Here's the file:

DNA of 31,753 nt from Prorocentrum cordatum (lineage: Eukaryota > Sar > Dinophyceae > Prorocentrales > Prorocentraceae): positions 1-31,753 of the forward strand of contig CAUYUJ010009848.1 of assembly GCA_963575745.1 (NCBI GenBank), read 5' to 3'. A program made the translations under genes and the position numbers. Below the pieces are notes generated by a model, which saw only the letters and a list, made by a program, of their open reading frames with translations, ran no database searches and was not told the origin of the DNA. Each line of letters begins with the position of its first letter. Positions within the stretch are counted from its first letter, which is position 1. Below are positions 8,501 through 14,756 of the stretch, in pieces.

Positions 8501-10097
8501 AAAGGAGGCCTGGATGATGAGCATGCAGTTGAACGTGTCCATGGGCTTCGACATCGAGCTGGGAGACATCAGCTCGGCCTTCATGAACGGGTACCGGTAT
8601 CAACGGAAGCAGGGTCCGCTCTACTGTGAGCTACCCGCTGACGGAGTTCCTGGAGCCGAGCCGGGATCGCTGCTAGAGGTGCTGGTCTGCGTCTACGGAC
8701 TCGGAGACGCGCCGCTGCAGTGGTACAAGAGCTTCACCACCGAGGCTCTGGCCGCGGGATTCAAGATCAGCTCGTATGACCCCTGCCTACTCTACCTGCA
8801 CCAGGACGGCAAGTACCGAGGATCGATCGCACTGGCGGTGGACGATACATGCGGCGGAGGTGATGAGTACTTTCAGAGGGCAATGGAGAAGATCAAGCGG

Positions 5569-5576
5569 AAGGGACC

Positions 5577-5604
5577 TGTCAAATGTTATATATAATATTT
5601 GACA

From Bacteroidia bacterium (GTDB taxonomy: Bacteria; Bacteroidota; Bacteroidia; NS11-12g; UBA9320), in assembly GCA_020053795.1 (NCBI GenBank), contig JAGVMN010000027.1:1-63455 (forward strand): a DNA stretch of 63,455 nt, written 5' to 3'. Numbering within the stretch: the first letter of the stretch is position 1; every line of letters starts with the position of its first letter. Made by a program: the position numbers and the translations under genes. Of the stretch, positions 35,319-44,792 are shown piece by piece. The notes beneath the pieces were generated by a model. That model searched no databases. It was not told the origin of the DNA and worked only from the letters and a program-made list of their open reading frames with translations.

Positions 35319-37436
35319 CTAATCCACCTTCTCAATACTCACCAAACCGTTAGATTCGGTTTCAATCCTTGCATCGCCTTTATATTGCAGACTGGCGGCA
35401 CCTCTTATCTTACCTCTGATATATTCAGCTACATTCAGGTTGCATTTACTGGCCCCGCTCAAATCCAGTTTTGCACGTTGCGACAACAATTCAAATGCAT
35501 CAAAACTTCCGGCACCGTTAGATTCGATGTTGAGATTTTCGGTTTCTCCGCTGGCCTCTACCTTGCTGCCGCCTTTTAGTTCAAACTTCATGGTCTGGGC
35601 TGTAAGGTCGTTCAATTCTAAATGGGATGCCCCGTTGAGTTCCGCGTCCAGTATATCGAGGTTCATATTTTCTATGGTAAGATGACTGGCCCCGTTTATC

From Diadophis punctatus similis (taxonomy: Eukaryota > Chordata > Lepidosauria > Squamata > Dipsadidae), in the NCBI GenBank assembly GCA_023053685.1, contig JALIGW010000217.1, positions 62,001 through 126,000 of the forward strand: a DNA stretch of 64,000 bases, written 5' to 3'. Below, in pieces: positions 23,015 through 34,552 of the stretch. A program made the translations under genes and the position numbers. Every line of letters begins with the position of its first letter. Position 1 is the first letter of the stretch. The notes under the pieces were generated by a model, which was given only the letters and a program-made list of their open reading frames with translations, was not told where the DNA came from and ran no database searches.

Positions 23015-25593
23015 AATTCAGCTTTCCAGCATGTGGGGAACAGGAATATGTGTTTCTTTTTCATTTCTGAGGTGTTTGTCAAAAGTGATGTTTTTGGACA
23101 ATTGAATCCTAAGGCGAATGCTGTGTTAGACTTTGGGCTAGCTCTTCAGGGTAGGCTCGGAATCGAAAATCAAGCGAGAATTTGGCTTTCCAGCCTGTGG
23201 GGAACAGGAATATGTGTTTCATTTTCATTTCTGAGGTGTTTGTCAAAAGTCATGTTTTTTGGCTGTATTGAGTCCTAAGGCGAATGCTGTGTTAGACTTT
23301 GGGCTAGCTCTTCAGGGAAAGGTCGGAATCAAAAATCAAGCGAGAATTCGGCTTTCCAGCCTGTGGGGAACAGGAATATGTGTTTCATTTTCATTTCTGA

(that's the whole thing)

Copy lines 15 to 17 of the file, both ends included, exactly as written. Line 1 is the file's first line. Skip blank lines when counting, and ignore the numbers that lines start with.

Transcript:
35401 CCTCTTATCTTACCTCTGATATATTCAGCTACATTCAGGTTGCATTTACTGGCCCCGCTCAAATCCAGTTTTGCACGTTGCGACAACAATTCAAATGCAT
35501 CAAAACTTCCGGCACCGTTAGATTCGATGTTGAGATTTTCGGTTTCTCCGCTGGCCTCTACCTTGCTGCCGCCTTTTAGTTCAAACTTCATGGTCTGGGC
35601 TGTAAGGTCGTTCAATTCTAAATGGGATGCCCCGTTGAGTTCCGCGTCCAGTATATCGAGGTTCATATTTTCTATGGTAAGATGACTGGCCCCGTTTATC